Almost all of the relief formerly available through bankruptcy survives in today's bankruptcy code. It is a little more involved and somewhat more expensive, but it still works. One year review of reform.
The new "means test" is supposed to divert some filers who make more than the median income for households of their size in their state of residence to Chapter 13. The only way to fund a Chapter 13 plan is to HAVE a job. So, this is utterly untrue.
A variation on this myth is that "you can't discharge credit card debt in bankruptcy." This has the sound of the law-as-described-by-bill-collectors. Almost all unsecured contract debt, like credit cards, personal loans, and medical bills, remain dischargeable in bankruptcy.
Chapter 13 plans range from plans that pay general unsecured creditors nothing to plans that pay 100%, with every variation calculable in between. How much you must pay in 13 is driven by the interplay between your disposable income, the value of your non exempt assets, and the total of priority debts you have.
People in Chapter 13 can borrow money during the case; people who've filed Chapter 7 get inundated with credit card offers after they get their discharge. This is not credit at the best rates, but credit is available. The myth probably got its start in the fact that the Fair Credit Reporting Act allows the reporting of a bankruptcy filing for 10 years.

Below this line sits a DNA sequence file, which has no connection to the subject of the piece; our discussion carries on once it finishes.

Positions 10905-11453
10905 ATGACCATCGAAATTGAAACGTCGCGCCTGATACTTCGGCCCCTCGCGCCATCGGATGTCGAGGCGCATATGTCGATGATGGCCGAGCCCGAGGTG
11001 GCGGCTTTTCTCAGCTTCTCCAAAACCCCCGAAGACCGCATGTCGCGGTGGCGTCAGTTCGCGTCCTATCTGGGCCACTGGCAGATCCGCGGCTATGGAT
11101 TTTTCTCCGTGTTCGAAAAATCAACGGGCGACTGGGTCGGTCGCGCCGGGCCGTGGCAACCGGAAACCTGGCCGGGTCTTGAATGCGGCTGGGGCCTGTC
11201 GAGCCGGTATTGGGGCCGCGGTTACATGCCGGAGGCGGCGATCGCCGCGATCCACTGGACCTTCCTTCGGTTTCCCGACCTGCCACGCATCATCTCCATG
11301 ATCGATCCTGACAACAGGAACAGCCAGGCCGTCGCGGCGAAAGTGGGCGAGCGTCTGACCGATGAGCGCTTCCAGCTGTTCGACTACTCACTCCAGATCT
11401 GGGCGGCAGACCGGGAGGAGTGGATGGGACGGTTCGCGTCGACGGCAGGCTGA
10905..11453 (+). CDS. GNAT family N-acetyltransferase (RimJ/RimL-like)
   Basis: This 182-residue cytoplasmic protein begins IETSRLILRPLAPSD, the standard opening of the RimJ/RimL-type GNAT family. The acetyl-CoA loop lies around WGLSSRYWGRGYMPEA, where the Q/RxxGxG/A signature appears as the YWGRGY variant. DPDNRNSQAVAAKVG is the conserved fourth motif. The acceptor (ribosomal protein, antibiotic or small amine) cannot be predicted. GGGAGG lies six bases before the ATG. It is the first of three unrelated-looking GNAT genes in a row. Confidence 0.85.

Well over 95% of bankruptcy cases filed by individuals are "no asset" cases in which the debtor keeps everything he owns. That's because exemptions provide for assets that the debtor can keep and some assets, like pensions, are beyond the reach of bankruptcy trustees and creditors. Exemptions
More than 90% of bankruptcy filings are traceable to job loss; illness; or divorce, factors largely out of anyone's control. Bankruptcy is a safety value to prevent individuals from being buried by debts they can never repay. Look at the profile of the typical filer.
Bankruptcy law does not set any minimum amount of debt necessary to file. If the debt appears to be beyond your ability to pay, you can elect to file bankruptcy if it represents a smart choice in your personal and financial situation. Considering bankruptcy.
Spouses may file a joint case; they do not have to file together. If only one spouse files, careful attention is required to understand what property will be treated as property of the bankruptcy estate. More on spouses & bankruptcy.
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